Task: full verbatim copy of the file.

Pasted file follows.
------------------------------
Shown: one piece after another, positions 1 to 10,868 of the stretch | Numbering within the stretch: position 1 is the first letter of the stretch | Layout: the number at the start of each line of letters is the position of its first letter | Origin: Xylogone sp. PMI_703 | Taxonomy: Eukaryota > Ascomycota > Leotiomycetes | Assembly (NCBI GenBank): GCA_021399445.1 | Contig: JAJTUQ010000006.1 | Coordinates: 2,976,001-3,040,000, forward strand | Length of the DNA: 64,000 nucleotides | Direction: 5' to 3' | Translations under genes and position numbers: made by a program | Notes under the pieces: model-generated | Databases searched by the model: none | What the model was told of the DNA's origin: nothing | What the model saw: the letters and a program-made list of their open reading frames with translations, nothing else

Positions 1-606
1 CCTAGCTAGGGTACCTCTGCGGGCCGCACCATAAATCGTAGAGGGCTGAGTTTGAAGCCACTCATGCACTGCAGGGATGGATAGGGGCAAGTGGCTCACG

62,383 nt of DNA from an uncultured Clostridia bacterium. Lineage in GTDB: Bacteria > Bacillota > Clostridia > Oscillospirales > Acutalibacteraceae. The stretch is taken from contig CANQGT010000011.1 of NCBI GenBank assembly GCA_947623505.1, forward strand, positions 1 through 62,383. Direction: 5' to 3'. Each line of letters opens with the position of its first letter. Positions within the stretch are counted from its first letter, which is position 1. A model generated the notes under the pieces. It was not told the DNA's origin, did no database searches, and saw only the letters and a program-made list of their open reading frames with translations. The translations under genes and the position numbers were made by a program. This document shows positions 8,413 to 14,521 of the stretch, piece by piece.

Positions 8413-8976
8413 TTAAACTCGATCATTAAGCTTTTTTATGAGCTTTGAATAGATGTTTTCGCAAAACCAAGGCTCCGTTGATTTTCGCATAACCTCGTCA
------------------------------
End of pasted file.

Shown: one piece after another, positions 1 to 10,868 of the stretch | Numbering within the stretch: position 1 is the first letter of the stretch | Layout: the number at the start of each line of letters is the position of its first letter | Origin: Xylogone sp. PMI_703 | Taxonomy: Eukaryota > Ascomycota > Leotiomycetes | Assembly (NCBI GenBank): GCA_021399445.1 | Contig: JAJTUQ010000006.1 | Coordinates: 2,976,001-3,040,000, forward strand | Length of the DNA: 64,000 nucleotides | Direction: 5' to 3' | Translations under genes and position numbers: made by a program | Notes under the pieces: model-generated | Databases searched by the model: none | What the model was told of the DNA's origin: nothing | What the model saw: the letters and a program-made list of their open reading frames with translations, nothing else

Positions 1-606
1 CCTAGCTAGGGTACCTCTGCGGGCCGCACCATAAATCGTAGAGGGCTGAGTTTGAAGCCACTCATGCACTGCAGGGATGGATAGGGGCAAGTGGCTCACG

62,383 nt of DNA from an uncultured Clostridia bacterium. Lineage in GTDB: Bacteria > Bacillota > Clostridia > Oscillospirales > Acutalibacteraceae. The stretch is taken from contig CANQGT010000011.1 of NCBI GenBank assembly GCA_947623505.1, forward strand, positions 1 through 62,383. Direction: 5' to 3'. Each line of letters opens with the position of its first letter. Positions within the stretch are counted from its first letter, which is position 1. A model generated the notes under the pieces. It was not told the DNA's origin, did no database searches, and saw only the letters and a program-made list of their open reading frames with translations. The translations under genes and the position numbers were made by a program. This document shows positions 8,413 to 14,521 of the stretch, piece by piece.

Positions 8413-8976
8413 TTAAACTCGATCATTAAGCTTTTTTATGAGCTTTGAATAGATGTTTTCGCAAAACCAAGGCTCCGTTGATTTTCGCATAACCTCGTCA